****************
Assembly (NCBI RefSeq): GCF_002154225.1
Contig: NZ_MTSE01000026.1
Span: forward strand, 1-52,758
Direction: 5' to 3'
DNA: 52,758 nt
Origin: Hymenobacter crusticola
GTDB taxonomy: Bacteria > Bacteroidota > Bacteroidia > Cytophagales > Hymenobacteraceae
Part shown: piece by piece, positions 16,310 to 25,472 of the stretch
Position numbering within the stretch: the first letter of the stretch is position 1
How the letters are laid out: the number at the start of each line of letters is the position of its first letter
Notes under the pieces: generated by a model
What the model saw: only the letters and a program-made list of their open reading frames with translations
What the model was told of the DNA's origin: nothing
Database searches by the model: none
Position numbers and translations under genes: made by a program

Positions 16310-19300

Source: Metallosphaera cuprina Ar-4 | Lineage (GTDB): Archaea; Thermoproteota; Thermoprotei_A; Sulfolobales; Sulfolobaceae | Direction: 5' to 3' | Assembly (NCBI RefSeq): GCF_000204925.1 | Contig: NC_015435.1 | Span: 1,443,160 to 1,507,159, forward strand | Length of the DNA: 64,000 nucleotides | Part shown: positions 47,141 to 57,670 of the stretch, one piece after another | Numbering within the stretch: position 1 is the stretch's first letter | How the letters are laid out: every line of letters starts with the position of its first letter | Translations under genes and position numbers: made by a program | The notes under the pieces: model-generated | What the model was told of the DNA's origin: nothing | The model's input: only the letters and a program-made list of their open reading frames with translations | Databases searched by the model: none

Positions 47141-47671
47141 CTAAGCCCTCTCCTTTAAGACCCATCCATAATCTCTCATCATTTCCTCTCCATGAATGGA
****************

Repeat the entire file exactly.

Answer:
Assembly (NCBI RefSeq): GCF_002154225.1
Contig: NZ_MTSE01000026.1
Span: forward strand, 1-52,758
Direction: 5' to 3'
DNA: 52,758 nt
Origin: Hymenobacter crusticola
GTDB taxonomy: Bacteria > Bacteroidota > Bacteroidia > Cytophagales > Hymenobacteraceae
Part shown: piece by piece, positions 16,310 to 25,472 of the stretch
Position numbering within the stretch: the first letter of the stretch is position 1
How the letters are laid out: the number at the start of each line of letters is the position of its first letter
Notes under the pieces: generated by a model
What the model saw: only the letters and a program-made list of their open reading frames with translations
What the model was told of the DNA's origin: nothing
Database searches by the model: none
Position numbers and translations under genes: made by a program

Positions 16310-19300

Source: Metallosphaera cuprina Ar-4 | Lineage (GTDB): Archaea; Thermoproteota; Thermoprotei_A; Sulfolobales; Sulfolobaceae | Direction: 5' to 3' | Assembly (NCBI RefSeq): GCF_000204925.1 | Contig: NC_015435.1 | Span: 1,443,160 to 1,507,159, forward strand | Length of the DNA: 64,000 nucleotides | Part shown: positions 47,141 to 57,670 of the stretch, one piece after another | Numbering within the stretch: position 1 is the stretch's first letter | How the letters are laid out: every line of letters starts with the position of its first letter | Translations under genes and position numbers: made by a program | The notes under the pieces: model-generated | What the model was told of the DNA's origin: nothing | The model's input: only the letters and a program-made list of their open reading frames with translations | Databases searched by the model: none

Positions 47141-47671
47141 CTAAGCCCTCTCCTTTAAGACCCATCCATAATCTCTCATCATTTCCTCTCCATGAATGGA